The Tunisian cabinet has endorsed a bill for amending Chapter 96 of the country’s penal code, which was responsible for convicting thousands of public sector employees in a number of corruption cases related to the former regime.
According to a number of members of Prime Minister Elyes Fakhfakh’s government, the amendment sets to “liberate the powers of the administration.”
The opposition also backed the amendment saying that it didn’t mean that those who made mistakes would go unpunished.
The law would still punish those who had exploited their relationship with the deposed Zine El Abidine Ben Ali regime.
In 2017, the late Tunisian President Beji Caid Essebsi signed off a reconciliation law for administrative affairs, which stipulated general amnesty to all employees that had at a point harmed the country’s administration and benefited others.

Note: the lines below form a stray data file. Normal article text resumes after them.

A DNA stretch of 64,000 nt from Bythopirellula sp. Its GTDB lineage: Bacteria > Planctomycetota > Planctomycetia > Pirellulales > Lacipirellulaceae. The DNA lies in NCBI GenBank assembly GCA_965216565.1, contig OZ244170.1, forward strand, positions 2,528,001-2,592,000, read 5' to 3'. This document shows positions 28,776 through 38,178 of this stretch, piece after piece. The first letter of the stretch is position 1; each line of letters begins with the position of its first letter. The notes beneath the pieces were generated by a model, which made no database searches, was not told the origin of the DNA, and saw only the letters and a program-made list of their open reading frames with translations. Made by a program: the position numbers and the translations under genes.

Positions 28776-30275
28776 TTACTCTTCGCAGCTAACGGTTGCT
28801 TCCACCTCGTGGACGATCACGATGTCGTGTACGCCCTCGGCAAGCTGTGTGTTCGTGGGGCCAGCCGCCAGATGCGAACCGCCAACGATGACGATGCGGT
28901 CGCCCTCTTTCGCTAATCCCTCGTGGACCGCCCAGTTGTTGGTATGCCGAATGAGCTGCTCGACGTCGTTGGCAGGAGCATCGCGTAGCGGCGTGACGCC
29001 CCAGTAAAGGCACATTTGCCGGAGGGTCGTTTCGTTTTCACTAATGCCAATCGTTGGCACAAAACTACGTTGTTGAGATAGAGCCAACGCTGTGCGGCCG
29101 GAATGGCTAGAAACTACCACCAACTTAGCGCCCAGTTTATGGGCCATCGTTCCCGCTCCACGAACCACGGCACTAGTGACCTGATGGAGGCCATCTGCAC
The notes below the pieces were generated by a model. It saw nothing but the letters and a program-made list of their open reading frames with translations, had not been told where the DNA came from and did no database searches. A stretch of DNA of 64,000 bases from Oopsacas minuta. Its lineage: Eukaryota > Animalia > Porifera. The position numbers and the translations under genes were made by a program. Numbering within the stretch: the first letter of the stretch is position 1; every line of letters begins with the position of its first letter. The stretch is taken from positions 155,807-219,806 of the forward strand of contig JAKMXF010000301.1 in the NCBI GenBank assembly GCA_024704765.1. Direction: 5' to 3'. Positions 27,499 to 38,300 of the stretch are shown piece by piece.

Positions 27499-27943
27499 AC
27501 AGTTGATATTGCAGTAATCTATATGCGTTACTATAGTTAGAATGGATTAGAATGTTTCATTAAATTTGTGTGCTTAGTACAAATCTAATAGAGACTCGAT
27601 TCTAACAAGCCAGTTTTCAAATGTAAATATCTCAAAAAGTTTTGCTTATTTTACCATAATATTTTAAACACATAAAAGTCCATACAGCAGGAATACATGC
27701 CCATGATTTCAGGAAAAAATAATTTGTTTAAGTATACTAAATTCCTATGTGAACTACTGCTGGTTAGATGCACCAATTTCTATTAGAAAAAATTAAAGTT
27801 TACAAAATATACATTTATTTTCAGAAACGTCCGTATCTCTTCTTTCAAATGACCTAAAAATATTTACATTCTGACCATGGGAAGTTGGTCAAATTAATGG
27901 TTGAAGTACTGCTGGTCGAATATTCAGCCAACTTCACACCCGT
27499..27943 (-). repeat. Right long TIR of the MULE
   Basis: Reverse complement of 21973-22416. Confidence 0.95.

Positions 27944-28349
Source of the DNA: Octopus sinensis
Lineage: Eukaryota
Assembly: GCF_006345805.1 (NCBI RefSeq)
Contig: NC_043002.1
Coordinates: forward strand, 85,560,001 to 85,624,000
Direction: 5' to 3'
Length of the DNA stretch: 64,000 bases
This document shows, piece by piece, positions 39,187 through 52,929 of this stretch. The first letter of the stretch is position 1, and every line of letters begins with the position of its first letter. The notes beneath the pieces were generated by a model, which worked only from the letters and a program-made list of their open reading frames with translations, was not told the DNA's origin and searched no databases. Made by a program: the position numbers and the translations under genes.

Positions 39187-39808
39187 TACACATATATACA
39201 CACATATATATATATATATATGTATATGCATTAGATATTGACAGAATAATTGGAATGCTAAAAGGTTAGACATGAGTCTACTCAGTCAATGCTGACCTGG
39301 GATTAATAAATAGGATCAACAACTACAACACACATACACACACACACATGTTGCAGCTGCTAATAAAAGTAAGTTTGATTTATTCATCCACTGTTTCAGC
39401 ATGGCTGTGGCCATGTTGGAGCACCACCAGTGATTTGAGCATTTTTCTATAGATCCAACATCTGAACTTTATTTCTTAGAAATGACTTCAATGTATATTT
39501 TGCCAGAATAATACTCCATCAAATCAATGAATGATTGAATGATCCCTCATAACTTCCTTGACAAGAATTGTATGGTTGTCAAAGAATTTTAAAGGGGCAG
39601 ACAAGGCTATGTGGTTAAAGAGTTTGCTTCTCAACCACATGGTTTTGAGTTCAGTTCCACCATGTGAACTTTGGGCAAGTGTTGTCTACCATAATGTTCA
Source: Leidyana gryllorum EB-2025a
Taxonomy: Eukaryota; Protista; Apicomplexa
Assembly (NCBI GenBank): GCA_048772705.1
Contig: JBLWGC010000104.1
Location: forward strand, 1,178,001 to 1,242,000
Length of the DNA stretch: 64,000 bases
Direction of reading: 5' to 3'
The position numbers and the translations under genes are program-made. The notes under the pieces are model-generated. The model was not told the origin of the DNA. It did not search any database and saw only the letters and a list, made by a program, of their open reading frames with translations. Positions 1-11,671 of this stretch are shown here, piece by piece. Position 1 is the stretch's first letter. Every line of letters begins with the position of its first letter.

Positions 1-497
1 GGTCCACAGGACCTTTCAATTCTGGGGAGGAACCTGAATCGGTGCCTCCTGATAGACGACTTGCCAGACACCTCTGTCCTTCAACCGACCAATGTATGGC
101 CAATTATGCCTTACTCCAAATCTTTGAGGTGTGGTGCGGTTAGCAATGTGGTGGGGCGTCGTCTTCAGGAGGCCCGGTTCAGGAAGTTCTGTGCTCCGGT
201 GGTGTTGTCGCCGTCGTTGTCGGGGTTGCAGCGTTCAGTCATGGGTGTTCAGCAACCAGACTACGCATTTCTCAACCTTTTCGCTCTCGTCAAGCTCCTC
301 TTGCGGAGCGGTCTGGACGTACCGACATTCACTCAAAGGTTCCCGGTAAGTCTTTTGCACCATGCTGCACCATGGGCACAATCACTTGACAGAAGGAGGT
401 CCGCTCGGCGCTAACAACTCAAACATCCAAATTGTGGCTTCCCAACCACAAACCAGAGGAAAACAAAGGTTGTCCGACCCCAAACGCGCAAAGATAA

The law, however, singled out those who received bribes or robbed public funds.
What remained was chapter 96 of the penal code that punished employees who were coerced into involvement in corruption cases by administrative hierarchy and did not personally benefit.
The amendment is expected to cause intense political and parliamentary controversy when it is referred to parliament for discussion and ratification.
Government spokeswoman Asma al-Suhairi said that the government endorsing the amendment would overcome injustice that had haunted honest civil servants.